When you have a car, auto insurance is a necessary expense – maybe even a necessary evil! But when you’re looking at how much coverage you need, there’s a difference between “what’s legally required” and “what will protect your financial future.”
Here’s what you need to know about car insurance: what’s required, what your auto insurance options are, and how to make the right choices!
Automobile Liability Insurance
The bottom line: a minimum amount of liability coverage is required by law, but it’s a really good idea to buy more.
In Texas, every automobile must carry a minimum amount of liability insurance, usually referred to as “30/60/25.”
In general terms, auto liability insurance is designed to pay for the people and things you hit with your car, so that you don’t have to pay out of pocket. The required legal minimums are $30,000 per person, $60,000 per accident, and $25,000 for property damage: 30/60/25 for short. Automobile liability insurance does not have a deductible, and it only covers injuries or damages to third parties and their property, not to the driver or the driver’s property.
This means that if you are at fault in an accident, your auto insurance company will pay:
- Up to $30,000 per person for bodily injury medical expenses (for other people)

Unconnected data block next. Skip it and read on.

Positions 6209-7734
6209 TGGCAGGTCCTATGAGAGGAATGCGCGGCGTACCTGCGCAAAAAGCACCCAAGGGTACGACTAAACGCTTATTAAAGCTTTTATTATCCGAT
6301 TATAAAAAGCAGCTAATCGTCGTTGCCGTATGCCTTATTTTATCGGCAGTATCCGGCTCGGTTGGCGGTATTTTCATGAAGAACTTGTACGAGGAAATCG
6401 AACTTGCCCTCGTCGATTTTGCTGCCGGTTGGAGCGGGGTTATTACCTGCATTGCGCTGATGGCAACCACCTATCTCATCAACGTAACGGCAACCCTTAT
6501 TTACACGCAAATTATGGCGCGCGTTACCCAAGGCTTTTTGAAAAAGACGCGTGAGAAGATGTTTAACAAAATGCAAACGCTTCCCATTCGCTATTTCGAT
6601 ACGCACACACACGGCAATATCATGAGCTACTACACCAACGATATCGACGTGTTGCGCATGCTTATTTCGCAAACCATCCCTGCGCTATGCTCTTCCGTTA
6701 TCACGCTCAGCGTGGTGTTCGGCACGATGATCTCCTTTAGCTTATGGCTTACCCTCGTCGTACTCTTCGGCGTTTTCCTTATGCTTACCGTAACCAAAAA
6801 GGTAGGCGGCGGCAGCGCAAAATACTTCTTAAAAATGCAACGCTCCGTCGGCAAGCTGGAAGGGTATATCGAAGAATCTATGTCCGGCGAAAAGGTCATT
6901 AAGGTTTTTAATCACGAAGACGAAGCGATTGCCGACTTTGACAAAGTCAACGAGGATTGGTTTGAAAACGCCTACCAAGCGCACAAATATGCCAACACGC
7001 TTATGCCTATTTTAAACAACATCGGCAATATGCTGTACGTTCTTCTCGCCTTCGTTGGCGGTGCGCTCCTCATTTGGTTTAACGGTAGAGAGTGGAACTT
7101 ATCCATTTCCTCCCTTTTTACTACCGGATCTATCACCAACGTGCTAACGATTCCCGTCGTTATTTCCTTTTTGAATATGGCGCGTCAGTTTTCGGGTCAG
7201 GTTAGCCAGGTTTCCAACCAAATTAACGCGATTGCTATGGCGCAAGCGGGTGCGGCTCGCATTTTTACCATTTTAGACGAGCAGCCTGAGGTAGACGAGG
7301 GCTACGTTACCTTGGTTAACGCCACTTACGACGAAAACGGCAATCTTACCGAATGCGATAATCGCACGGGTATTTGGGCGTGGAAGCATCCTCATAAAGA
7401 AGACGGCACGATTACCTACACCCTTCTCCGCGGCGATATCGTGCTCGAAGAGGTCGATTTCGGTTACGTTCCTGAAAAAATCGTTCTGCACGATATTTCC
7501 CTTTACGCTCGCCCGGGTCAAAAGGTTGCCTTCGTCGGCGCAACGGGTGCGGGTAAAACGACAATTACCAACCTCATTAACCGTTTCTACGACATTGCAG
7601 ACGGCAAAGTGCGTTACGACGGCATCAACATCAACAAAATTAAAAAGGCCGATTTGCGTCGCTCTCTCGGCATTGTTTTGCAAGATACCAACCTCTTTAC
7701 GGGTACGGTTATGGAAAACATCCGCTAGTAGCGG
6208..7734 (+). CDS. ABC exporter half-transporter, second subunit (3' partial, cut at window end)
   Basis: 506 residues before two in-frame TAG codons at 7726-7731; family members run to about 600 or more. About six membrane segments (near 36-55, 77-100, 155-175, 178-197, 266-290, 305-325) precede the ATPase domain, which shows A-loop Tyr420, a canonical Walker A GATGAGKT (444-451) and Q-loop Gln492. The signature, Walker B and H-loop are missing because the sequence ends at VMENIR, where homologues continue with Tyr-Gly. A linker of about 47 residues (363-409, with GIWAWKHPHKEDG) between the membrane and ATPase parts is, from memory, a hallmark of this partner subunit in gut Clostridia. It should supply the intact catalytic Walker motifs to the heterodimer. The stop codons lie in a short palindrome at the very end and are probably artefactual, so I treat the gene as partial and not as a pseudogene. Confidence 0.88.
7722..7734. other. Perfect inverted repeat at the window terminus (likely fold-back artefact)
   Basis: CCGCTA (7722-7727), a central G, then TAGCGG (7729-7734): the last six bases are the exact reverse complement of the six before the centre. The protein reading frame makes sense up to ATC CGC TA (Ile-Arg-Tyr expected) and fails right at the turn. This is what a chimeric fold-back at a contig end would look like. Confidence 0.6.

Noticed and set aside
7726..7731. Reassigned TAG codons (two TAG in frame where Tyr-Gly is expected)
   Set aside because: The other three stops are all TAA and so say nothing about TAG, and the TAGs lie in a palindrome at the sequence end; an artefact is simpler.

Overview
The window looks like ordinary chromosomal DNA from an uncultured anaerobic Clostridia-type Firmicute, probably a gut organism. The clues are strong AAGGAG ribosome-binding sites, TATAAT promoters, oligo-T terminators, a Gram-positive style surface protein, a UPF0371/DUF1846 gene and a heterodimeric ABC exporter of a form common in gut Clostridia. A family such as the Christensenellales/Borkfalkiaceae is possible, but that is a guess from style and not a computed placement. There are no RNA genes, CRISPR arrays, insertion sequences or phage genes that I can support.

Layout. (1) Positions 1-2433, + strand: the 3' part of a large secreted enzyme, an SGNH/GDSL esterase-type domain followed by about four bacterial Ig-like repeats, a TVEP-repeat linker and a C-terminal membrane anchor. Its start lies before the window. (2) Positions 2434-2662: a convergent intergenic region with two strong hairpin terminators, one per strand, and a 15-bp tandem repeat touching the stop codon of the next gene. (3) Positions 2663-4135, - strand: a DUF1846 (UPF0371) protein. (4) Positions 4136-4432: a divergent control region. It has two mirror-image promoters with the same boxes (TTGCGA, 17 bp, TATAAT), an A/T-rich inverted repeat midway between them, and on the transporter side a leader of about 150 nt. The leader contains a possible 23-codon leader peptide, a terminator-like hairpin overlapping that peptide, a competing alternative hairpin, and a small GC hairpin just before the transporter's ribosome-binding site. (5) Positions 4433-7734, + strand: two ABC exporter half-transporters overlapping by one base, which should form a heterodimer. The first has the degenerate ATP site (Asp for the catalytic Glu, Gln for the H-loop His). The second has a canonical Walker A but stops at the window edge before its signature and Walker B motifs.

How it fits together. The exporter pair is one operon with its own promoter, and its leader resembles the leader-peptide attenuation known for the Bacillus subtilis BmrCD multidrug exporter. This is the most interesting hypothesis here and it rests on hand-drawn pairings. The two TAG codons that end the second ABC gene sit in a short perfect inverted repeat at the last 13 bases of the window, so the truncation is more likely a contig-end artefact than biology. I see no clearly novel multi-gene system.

- Up to $60,000 total per accident for bodily injury medical expenses (for other people)
- Up to $25,000 for property damage (for the other person’s car, building, and so on)
Bodily injury liability covers an at-fault driver so they don’t have out-of-pocket expenses for others’ emergency and ongoing medical expenses, loss of income and funeral costs. It also helps cover the policyholder’s legal fees if the accident results in a lawsuit.
Property damage liability helps cover costs such as repairing a home or retail establishment damaged by a vehicle crash and repairing the vehicles of other drivers involved in the accident.
Keep in mind that for most people, it makes good financial sense to buy more coverage than the legal minimum, because you’re still responsible for all damages over and above your coverage limits.
That’s because if you’re in an accident, the minimum liability coverage amounts might not be enough to pay all of the other driver’s costs, and they can sue you for any bills they have left after the insurance company’s 30/60/25 payout. This can include repair bills, medical expenses, lost income compensation, and legal fees. Since medical bills and auto body repair costs can be very expensive, we highly recommend that you increase your auto insurance coverage limits beyond what Texas requires. This is especially important in Frisco, where a typical vehicle’s value is much higher than the state average.
Without adequate liability coverage, you may have to pay these costs out of your own pocket, and you could lose your home, savings or investments to cover the damages – ruining your personal finances for years.
Collision, Comprehensive, And More
The liability insurance helps to take care of other people involved in an accident, but it doesn’t pay to repair or replace your car or to treat your injuries. For that, you need some add-ons.
Collision Insurance provides coverage to repair or replace your vehicle if has been damaged in an accident, regardless of fault, and whether the accident involved another vehicle or a stationary object.
Comprehensive Insurance covers expenses to repair or replace your car from damage caused outside of an accident – such as theft, fire, falling objects vandalism and weather damage (handy for Texas hail season!).